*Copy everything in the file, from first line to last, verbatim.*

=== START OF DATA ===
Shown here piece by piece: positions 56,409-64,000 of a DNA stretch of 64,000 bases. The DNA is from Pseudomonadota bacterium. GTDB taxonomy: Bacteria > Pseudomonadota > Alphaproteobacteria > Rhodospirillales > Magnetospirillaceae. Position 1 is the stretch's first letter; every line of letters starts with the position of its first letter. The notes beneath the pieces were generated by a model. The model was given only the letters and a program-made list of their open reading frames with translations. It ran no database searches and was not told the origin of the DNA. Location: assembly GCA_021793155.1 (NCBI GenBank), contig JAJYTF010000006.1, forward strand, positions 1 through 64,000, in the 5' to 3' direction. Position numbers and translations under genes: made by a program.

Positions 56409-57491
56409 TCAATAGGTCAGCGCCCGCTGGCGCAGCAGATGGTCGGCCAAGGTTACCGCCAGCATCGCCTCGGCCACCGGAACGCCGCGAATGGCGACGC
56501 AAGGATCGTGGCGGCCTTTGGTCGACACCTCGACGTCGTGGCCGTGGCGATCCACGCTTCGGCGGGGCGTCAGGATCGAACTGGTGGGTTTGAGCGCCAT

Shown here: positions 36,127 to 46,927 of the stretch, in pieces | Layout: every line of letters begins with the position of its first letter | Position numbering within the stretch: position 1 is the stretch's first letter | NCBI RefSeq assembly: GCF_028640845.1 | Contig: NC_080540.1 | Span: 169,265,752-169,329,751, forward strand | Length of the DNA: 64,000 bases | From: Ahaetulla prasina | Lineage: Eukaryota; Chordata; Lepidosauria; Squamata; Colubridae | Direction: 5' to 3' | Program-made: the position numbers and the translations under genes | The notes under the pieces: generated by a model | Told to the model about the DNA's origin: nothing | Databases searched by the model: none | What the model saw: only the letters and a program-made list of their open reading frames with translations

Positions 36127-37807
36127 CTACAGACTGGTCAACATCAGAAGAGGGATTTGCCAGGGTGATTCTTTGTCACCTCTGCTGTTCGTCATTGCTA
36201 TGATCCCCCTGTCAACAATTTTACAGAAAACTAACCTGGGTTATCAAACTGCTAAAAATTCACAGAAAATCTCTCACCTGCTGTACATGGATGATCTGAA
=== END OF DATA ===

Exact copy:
Shown here piece by piece: positions 56,409-64,000 of a DNA stretch of 64,000 bases. The DNA is from Pseudomonadota bacterium. GTDB taxonomy: Bacteria > Pseudomonadota > Alphaproteobacteria > Rhodospirillales > Magnetospirillaceae. Position 1 is the stretch's first letter; every line of letters starts with the position of its first letter. The notes beneath the pieces were generated by a model. The model was given only the letters and a program-made list of their open reading frames with translations. It ran no database searches and was not told the origin of the DNA. Location: assembly GCA_021793155.1 (NCBI GenBank), contig JAJYTF010000006.1, forward strand, positions 1 through 64,000, in the 5' to 3' direction. Position numbers and translations under genes: made by a program.

Positions 56409-57491
56409 TCAATAGGTCAGCGCCCGCTGGCGCAGCAGATGGTCGGCCAAGGTTACCGCCAGCATCGCCTCGGCCACCGGAACGCCGCGAATGGCGACGC
56501 AAGGATCGTGGCGGCCTTTGGTCGACACCTCGACGTCGTGGCCGTGGCGATCCACGCTTCGGCGGGGCGTCAGGATCGAACTGGTGGGTTTGAGCGCCAT

Shown here: positions 36,127 to 46,927 of the stretch, in pieces | Layout: every line of letters begins with the position of its first letter | Position numbering within the stretch: position 1 is the stretch's first letter | NCBI RefSeq assembly: GCF_028640845.1 | Contig: NC_080540.1 | Span: 169,265,752-169,329,751, forward strand | Length of the DNA: 64,000 bases | From: Ahaetulla prasina | Lineage: Eukaryota; Chordata; Lepidosauria; Squamata; Colubridae | Direction: 5' to 3' | Program-made: the position numbers and the translations under genes | The notes under the pieces: generated by a model | Told to the model about the DNA's origin: nothing | Databases searched by the model: none | What the model saw: only the letters and a program-made list of their open reading frames with translations

Positions 36127-37807
36127 CTACAGACTGGTCAACATCAGAAGAGGGATTTGCCAGGGTGATTCTTTGTCACCTCTGCTGTTCGTCATTGCTA
36201 TGATCCCCCTGTCAACAATTTTACAGAAAACTAACCTGGGTTATCAAACTGCTAAAAATTCACAGAAAATCTCTCACCTGCTGTACATGGATGATCTGAA